The personal finance platform compared the 100 largest metropolitan areas in the U.S. on 19 key metrics. These include STEM job vacancies per capita, the annual median wage for STEM, the share of the workforce in STEM, the presence of STEM institutions, affordability, recreational elements, and family/single friendliness of the city.
The median wage is one of the most important aspects of any profession. The U.S. Bureau of Labor Statistics estimated that the median annual STEM wage stands at $89,780, more than double compared to non-STEM professions ($40,020).
Additionally, STEM professions will continue to remain in high demand in the years to come and will grow at a rate of 10.5% from 2020 through 2030. Comparatively, non-STEM occupations will grow at a rate of 7.5% in the same period.
“Given their growing demand, STEM careers today provide some of the most lucrative employment opportunities. They pay higher salaries and boast far fewer threats of unemployment compared with other types of jobs,” noted WalletHub.
Clearly, the incentive exists. But the COVID-19 pandemic has instigated a tectonic shift in the expectations of STEM students and professionals both.
See More: Microsoft’s Experienced Techies Are Defecting to Meta in Large Numbers
Donna L. Pattison, Ph.D., instructional professor at the Department of Biology and Biochemistry; and assistant dean for student success at College of Natural Sciences and Mathematics, University of Houston, explained:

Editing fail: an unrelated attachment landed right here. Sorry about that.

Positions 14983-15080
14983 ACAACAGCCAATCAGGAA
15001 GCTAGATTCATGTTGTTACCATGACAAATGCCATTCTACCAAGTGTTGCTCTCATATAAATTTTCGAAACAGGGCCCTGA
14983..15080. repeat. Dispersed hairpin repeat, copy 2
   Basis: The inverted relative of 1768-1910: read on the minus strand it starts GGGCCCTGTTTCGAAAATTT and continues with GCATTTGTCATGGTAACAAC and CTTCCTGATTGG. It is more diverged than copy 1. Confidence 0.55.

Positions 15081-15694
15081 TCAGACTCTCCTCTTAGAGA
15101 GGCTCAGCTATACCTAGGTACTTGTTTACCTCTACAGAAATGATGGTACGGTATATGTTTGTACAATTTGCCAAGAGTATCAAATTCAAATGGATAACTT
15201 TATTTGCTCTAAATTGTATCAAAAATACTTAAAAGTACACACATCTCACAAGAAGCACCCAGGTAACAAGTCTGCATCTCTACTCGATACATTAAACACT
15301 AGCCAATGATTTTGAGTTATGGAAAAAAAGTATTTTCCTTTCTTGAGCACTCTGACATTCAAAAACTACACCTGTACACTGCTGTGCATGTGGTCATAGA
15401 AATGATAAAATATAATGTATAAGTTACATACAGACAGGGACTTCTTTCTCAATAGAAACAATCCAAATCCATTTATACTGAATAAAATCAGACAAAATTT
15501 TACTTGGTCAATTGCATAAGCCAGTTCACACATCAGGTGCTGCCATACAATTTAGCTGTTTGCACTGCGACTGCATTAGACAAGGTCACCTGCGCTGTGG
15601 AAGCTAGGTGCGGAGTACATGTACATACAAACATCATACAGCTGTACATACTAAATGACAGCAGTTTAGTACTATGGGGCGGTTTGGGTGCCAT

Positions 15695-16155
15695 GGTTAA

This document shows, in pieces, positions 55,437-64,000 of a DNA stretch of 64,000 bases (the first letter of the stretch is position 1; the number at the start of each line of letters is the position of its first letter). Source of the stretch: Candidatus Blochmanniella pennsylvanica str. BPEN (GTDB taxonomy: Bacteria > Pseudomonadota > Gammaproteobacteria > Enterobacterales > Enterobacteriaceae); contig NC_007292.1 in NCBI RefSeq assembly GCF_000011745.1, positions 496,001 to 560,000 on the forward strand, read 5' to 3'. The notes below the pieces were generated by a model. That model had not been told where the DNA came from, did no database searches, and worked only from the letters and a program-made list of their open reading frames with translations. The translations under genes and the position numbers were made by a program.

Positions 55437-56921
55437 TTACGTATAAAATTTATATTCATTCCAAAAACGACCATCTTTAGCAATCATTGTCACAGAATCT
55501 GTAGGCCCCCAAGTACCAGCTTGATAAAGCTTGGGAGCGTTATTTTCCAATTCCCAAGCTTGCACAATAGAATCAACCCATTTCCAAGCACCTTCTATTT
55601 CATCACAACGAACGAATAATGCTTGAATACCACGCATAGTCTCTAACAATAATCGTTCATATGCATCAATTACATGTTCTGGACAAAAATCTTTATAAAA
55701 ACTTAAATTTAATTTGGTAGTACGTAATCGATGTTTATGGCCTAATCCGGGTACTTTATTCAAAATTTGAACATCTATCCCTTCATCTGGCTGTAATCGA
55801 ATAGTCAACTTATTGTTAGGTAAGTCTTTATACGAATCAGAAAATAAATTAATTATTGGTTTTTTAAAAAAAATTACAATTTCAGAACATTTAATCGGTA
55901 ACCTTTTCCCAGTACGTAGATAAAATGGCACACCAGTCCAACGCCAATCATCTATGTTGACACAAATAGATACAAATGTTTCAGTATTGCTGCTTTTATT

“For STEM educators, opportunities for hands-on laboratory experiences were greatly reduced during the shut-down. Some experiences simply cannot be replicated in an online simulation and many skills cannot be mastered by watching a video. Continuing supply-chain issues are impacting laboratory work in all sectors, slowing the speed of research and development.”
Sheryl A. Sorby, professor emerita, Mechanical Engineering at Michigan Technological University, said, “For employment, I think flexibility is going to become the key. Working from home has enabled people to live where they want and eliminated commutes. My commute right now is to walk up a flight of stairs. If I had to give that up for a 1-hour commute each way, every day, I might start looking for a new job.”
This is one of the areas where city administrators can switch their focus. Remote work is an excellent opportunity to attract talent to relocate to a particular city. “A big one is to show that it is a great place for young people to live and thrive, not just come to work. This means having resources for shopping, networking, worshiping, and self-care. For example, great book stores, cultural events, parks, museums, and libraries,” noted Carlotta A. Berry, professor, Lawrence J. Giacoletto Endowed Chair in Electrical and Computer Engineering at Rose-Hulman Institute of Technology.